‘All the Buildings* in New York; * That I’ve Drawn So Far’ by James Gulliver Hancock (Universe Publishing; Rizzoli) Life drawing is a true skill; it’s one that should be nurtured and encouraged. To be able to draw anything at any time is a great communication skill and must be very satisfying. My husband and my brother both have this impressive skill where they can draw anything to scale and proportion at will and I admire this honed talent. Sydney illustrator, Hancock, moved to New York and, as part of his way of getting to know the city, set out on a project to draw the buildings and details around him. ‘Drawing is my way of understanding the things around me; it’s how I get comfortable and intimate with them’, he explains. These drawings have been collected to create a fascinating guidebook of New York. Hancock’s observant and detailed artworks of each building and street scape are interspersed with interesting notes such as The Woolworth Building where Frank Woolworth paid $13.5 Million in cash for the construction and that it was the tallest building in the word from 1913 – 1930. We see the Hook & Ladder building where ‘Ghostbusters’ was filmed, the Puck Building where Puck from Shakespeare’s ‘A Midsummer Night’s Dream’ adorns the building, the Washington Square Arch which commemorates the centenary of George Washington becoming president, the Flatiron building named because it is shaped like an old flatiron, the Chelsea Hotel which was home to Andy Warhol, Madonna, Frida Kahlo and Bob Dylan, Renzo Piano’s energy efficient New York Times Building, Frank Lloyd Wright’s Solomon R. Guggenheim Museum, Marcel Breuer’s Whitney Museum and The Metropolitan Museum of Art which is the largest museum in USA containing over two million works of art. This really is a beautifully designed reference book celebrating the details and streetscapes of New York.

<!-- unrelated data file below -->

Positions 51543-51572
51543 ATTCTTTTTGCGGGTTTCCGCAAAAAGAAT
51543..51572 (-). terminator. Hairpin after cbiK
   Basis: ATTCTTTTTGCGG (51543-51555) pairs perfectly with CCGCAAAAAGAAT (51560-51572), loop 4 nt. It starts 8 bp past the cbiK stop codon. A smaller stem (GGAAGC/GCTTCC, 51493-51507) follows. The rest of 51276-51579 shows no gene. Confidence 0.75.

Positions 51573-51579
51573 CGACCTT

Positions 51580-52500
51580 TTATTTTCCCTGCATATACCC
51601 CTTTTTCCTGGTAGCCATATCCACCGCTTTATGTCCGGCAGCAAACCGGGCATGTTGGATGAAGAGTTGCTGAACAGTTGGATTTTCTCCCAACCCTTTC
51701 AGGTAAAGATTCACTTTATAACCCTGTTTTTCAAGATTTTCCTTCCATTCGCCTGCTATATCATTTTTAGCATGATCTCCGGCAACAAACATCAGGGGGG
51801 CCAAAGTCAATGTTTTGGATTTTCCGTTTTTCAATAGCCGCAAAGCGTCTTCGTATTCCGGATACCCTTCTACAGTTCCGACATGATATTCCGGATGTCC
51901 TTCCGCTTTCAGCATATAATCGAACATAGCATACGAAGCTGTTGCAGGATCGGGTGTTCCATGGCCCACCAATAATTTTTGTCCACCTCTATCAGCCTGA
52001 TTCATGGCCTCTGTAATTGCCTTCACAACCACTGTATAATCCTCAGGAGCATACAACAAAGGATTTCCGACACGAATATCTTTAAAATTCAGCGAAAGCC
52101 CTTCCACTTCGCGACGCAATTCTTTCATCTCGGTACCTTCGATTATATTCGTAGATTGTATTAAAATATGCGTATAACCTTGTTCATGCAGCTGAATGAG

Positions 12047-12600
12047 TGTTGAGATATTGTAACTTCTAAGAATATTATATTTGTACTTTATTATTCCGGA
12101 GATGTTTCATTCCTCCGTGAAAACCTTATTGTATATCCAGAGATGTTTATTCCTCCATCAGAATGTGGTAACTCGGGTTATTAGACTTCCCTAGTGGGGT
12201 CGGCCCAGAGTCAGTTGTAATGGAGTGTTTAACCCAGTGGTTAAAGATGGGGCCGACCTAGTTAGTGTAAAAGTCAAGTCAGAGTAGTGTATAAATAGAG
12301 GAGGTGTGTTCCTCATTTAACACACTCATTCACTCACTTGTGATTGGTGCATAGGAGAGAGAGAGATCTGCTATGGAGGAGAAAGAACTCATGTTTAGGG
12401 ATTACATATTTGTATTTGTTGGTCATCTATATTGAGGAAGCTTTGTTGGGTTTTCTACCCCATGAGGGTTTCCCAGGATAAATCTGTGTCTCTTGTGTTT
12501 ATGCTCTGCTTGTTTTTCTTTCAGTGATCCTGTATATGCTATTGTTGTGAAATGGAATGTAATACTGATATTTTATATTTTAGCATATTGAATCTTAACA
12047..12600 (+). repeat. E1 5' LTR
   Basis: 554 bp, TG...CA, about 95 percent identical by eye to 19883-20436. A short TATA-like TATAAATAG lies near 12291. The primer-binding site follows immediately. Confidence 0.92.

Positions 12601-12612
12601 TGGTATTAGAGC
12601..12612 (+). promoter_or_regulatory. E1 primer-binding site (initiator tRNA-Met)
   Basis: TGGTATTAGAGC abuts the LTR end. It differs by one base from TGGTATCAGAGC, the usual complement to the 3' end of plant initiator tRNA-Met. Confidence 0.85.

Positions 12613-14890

Read my interview with James Gulliver Hancock here.